Friday, September 30, 2022

What is the connection between the flu and the heart?

Since "it's just the flu," a lot of people think that they don't see the point in getting flu vaccines. They believe that influenza, also known as "the flu," is just a cold that will go away in a few days. Sadly, the flu usually has more severe symptoms than a cold, including worsened coughing, considerably worse aches and fatigue, and a higher fever. Additionally, the impact of the flu on the lungs might result in dangerously low blood oxygen levels. The flu can therefore result in hospitalisation and even death. This is not only a rare occurrence; according to the CDC, the flu caused 140,000 to 710,000 hospitalizations and 12,000 to 52,000 fatalities per year in the United States from 2010 to 2020. In comparison, about 40,000 people pass away in car accidents each year in the United States.

How does flu affect the heart?  The heart is rarely directly infected by the virus. Instead, the virus's negative effects on the heart are caused by atherosclerosis of the heart's arteries. Atherosclerosis affects many people over the age of 50, yet it hasn't always been recognised in some cases. Less oxygen is delivered to the heart muscle as a result of atherosclerosis, which narrows the arteries and lowers blood flow. The flu's impact on the lungs diminishes blood oxygen levels, which further reduces the heart's ability to receive oxygen. A heart attack or cardiac arrest may result from this (sudden death).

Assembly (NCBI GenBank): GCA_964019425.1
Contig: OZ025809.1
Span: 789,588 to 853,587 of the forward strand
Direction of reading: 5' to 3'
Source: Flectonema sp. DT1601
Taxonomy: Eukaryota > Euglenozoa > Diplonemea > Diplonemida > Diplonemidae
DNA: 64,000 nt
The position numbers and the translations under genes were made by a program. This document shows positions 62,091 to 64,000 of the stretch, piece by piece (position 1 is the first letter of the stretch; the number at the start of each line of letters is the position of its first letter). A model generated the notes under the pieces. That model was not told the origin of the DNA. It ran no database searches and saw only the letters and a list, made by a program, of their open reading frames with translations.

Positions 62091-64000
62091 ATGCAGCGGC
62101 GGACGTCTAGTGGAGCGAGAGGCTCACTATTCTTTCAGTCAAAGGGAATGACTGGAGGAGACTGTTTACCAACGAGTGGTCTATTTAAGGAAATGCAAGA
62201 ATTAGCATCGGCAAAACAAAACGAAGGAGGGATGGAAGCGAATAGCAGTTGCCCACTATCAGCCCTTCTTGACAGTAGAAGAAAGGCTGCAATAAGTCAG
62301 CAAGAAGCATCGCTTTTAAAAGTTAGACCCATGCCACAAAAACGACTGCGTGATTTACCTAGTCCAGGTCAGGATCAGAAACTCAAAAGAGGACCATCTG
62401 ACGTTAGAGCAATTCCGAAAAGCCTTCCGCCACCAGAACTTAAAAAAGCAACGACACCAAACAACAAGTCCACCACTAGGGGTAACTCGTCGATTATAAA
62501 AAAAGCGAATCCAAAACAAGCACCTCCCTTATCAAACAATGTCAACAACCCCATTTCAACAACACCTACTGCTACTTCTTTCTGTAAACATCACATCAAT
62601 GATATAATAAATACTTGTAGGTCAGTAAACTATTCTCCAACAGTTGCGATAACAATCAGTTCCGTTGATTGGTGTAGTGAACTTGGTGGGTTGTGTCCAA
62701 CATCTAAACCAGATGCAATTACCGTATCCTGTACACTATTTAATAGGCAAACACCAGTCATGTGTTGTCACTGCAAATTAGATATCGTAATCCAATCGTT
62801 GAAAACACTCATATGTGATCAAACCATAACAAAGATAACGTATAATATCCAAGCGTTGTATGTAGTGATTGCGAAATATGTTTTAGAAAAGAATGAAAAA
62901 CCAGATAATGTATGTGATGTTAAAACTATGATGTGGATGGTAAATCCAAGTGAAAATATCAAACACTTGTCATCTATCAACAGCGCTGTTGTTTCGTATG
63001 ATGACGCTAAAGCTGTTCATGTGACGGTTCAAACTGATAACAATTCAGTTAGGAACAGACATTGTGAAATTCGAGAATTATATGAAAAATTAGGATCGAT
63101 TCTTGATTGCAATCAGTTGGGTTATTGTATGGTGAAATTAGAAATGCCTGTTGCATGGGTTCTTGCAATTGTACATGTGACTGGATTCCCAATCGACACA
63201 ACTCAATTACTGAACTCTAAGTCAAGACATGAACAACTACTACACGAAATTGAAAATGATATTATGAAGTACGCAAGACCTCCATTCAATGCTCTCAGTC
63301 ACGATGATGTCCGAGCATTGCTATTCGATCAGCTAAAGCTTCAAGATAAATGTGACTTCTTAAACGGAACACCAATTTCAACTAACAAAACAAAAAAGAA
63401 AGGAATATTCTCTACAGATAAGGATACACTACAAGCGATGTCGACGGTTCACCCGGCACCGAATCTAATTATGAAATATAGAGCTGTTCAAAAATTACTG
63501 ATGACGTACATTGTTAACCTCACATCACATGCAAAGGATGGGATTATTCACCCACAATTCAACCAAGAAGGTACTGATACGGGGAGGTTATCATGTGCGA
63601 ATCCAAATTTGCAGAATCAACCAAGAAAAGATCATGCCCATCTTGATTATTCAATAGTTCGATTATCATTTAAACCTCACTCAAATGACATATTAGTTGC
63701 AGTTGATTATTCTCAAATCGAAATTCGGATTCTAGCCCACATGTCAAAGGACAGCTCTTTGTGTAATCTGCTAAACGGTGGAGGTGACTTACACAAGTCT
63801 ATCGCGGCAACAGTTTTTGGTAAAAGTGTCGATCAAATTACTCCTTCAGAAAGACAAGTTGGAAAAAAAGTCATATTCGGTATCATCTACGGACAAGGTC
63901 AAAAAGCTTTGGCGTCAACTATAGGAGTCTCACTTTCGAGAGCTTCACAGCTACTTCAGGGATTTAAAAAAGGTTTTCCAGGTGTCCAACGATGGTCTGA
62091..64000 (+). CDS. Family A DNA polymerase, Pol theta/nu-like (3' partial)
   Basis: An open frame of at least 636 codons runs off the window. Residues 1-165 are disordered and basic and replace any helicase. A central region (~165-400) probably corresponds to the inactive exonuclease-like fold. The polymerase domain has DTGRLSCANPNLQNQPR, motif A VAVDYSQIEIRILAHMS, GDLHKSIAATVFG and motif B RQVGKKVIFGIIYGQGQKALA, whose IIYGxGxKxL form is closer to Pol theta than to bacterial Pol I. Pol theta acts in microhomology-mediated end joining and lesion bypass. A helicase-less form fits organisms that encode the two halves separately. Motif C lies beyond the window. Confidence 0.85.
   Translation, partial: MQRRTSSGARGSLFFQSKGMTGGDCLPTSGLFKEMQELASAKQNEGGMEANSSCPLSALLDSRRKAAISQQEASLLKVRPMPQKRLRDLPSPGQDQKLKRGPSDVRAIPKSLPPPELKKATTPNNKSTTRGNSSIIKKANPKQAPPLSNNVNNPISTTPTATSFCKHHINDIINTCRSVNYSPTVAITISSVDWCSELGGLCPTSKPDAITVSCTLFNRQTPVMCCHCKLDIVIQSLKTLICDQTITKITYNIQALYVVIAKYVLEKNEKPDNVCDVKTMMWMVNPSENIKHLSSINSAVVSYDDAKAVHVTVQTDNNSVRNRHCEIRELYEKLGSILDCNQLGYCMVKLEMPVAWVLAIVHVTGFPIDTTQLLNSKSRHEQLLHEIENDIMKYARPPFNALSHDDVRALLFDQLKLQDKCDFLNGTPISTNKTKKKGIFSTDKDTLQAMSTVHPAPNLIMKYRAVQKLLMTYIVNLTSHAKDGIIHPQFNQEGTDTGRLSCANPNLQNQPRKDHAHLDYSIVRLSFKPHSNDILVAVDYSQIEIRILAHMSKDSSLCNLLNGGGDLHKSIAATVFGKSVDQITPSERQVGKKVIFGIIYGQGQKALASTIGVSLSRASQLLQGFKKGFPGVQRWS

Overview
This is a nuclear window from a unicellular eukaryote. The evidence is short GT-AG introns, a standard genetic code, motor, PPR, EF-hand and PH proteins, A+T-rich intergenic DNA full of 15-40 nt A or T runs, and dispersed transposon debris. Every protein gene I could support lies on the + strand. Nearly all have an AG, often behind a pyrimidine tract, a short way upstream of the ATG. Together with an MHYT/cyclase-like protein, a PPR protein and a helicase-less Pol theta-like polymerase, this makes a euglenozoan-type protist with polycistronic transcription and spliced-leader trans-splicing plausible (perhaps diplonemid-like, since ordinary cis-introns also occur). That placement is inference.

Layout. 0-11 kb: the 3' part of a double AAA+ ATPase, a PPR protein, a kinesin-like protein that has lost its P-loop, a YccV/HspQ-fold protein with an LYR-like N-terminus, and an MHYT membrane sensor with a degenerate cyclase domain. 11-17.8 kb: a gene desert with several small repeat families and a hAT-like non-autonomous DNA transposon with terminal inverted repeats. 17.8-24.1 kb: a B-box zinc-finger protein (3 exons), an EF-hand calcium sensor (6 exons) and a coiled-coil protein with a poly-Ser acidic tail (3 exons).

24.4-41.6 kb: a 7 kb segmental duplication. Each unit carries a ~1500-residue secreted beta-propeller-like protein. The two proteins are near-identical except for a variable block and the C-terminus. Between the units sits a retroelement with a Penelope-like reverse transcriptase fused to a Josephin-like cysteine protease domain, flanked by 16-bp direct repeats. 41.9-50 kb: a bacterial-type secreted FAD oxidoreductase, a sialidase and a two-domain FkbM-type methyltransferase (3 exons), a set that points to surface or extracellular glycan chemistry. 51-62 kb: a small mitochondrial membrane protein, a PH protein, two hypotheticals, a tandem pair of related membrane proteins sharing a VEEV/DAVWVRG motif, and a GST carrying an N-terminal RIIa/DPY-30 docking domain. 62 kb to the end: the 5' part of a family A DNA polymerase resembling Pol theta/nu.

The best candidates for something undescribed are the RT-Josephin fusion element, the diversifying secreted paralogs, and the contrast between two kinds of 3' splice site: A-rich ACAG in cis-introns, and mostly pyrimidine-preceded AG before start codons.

Is this risk more than merely theoretical? According to meticulous research, there is a higher risk of heart disease after a flu episode. In one study, nearly 12% of the 80,000 adults who got the flu and were studied had a major heart event like a heart attack during or soon after getting the virus. 

Even though having the flu definitely raises the risk of a heart attack, what's the evidence that getting a flu shot protects against a heart attack? Six randomised studies including more than 9,000 participants were pooled into one study that was published online by JAMA Network Open on April 29, 2022. The protection was considerably stronger in patients who had recently suffered heart disease. Getting the flu shot decreased the chance of a heart attack and related cardiac events by 34%.

Therefore, I concur with your doctor that getting an annual flu shot is crucial given that you have heart disease. The same is valid for those who have a higher risk of developing heart disease, such as those who are older than 60, smokers, or those who have diabetes or high blood pressure. 

Photo by Andrea Piacquadio

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